Therefore, the plant based Omega 3’s were more effective at reducing the risk of cardiac death in high-risk patients. Plant Omega 3’s also reduced the number of painful, not-fatal heart attacks, and there are long-term survival benefits from consuming plant Omega 3’s whereas there weren’t with consuming fish oils.

So what should I supplement with? A fish oil capsule or plant based Omega 3’s?

As already discussed, your body cannot function optimally without the right kinds of fats. But you also need more of the right fats than you may have been led to believe. These fats are actually the foundation of your health, and are also called foundation fats.

If you only consume a fish oil supplement, you are supplying your body with a maximum of 3 – 5 mg of fat, which is about 2.5% of your calories if you are eating 2000 calories a day. You actually need more than 15% of your calories, but less than 60%, to be made up of fat! Your ideal intake will depend on your level of activity. Eating 10% of your calories as fat, is not enough, and will result in dry skin, low energy levels, and ultimately ill health.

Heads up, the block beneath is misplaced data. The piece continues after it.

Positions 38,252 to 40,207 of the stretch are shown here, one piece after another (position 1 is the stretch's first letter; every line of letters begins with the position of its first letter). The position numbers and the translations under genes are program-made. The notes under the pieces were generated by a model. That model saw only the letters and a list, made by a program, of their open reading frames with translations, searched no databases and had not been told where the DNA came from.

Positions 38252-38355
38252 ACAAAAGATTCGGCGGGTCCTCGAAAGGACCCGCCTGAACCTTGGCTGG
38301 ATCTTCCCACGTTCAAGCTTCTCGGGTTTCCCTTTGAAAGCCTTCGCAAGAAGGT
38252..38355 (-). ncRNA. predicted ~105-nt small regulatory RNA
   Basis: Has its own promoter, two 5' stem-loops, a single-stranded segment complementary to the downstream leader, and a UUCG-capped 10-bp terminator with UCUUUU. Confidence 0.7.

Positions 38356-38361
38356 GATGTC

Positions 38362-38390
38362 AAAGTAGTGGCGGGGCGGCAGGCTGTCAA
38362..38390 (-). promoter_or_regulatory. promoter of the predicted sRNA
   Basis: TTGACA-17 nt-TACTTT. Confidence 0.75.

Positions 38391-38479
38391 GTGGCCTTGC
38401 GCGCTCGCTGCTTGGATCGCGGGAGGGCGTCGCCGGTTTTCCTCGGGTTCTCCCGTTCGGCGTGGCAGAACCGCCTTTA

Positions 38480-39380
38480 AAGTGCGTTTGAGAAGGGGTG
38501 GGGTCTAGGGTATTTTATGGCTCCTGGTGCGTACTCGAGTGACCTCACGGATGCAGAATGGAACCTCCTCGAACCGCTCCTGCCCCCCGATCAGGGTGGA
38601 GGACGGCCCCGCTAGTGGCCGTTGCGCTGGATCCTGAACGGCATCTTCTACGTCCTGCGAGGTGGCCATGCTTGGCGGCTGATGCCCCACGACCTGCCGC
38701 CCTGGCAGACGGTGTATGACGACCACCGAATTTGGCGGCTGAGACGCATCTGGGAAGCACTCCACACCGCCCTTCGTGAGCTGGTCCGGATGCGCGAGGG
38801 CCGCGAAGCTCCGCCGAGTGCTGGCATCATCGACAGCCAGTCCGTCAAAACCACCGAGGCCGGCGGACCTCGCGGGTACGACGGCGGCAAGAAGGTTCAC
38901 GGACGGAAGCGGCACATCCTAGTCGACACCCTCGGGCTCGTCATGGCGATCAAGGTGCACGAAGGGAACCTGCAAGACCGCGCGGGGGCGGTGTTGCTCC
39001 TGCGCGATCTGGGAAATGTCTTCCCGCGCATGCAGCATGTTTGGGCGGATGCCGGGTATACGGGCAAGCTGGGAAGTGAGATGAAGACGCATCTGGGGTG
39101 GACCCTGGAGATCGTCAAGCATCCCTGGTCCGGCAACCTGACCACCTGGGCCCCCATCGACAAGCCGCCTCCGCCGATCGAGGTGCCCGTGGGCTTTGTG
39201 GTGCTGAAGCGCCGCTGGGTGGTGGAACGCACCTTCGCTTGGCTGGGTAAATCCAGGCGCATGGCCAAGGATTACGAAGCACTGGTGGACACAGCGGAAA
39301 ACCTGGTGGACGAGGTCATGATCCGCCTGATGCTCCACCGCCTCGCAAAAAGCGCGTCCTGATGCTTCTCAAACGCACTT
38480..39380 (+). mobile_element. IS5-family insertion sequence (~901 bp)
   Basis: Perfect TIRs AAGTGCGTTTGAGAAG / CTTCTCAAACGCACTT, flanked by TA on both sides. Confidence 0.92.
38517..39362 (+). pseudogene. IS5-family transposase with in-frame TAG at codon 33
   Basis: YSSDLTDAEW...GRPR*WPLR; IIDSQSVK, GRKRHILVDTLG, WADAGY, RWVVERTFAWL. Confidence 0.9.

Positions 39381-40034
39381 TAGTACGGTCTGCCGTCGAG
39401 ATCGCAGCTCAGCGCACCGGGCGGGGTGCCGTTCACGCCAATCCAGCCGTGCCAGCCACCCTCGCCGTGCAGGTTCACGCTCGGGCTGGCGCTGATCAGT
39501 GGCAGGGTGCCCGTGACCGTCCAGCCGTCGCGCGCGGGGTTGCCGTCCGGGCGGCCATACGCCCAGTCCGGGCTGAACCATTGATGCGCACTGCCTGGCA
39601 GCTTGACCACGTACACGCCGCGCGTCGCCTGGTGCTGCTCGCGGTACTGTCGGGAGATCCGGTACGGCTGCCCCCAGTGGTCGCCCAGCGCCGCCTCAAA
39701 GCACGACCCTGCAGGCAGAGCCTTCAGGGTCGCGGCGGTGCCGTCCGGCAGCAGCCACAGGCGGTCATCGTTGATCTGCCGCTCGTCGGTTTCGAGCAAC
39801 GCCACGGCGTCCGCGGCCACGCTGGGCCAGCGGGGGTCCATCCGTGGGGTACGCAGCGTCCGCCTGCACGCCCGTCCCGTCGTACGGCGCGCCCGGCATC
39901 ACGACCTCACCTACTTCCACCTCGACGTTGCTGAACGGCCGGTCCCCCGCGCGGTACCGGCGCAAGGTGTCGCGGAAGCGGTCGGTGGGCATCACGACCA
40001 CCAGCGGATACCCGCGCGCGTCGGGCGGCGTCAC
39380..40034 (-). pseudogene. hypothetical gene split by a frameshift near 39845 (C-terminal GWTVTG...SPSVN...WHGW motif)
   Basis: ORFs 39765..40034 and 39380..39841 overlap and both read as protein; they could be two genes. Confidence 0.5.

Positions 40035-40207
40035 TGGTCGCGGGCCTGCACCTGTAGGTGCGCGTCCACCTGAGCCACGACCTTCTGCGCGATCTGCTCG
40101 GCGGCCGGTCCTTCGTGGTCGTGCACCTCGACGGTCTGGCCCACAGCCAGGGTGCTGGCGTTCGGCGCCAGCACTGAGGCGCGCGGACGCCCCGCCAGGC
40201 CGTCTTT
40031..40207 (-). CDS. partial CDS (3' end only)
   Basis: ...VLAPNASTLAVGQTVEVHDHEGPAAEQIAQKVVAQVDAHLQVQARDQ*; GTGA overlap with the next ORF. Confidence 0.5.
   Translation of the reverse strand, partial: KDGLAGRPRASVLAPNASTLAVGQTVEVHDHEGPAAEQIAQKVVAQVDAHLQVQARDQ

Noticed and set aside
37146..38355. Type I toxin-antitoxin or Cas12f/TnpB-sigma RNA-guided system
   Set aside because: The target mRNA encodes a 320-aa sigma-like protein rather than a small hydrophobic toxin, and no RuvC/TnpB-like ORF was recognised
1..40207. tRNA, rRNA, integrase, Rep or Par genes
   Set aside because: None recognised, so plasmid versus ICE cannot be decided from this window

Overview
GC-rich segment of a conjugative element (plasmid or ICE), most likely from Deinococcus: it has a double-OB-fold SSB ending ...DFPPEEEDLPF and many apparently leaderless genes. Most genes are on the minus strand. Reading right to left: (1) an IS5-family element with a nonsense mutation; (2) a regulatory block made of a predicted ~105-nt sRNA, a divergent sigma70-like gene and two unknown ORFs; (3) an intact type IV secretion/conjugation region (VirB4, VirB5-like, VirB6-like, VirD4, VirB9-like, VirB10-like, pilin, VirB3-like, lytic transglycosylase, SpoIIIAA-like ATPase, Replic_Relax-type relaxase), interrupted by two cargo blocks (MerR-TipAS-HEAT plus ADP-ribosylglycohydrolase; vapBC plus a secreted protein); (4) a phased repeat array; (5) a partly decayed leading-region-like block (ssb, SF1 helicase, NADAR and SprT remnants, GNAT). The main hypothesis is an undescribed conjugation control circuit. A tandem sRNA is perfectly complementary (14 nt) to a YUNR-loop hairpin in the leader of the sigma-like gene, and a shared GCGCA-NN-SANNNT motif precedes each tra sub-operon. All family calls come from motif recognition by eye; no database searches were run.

If you were to consume 15% of your fat calories in the form of a fish oil supplement, you would need to be consuming 33 gms, or 2 tablespoons. This much fish oil can cause bleeding problems, as well as increased inflammation due to the extreme sensitivity of DHA to oxidation damage. This is because it only contains the Omega 3 essential fats, with none of the Omega 6 fats. So, you can overdose on fish oil alone.

Furthermore, your body doesn’t only need Omega 3 fats, which is what is in fish oil. Your body also needs undamaged Omega 6 fats, because these two Omega fats are required together, to maintain the balance of Essential Fatty Acids (EFA’s) in your body.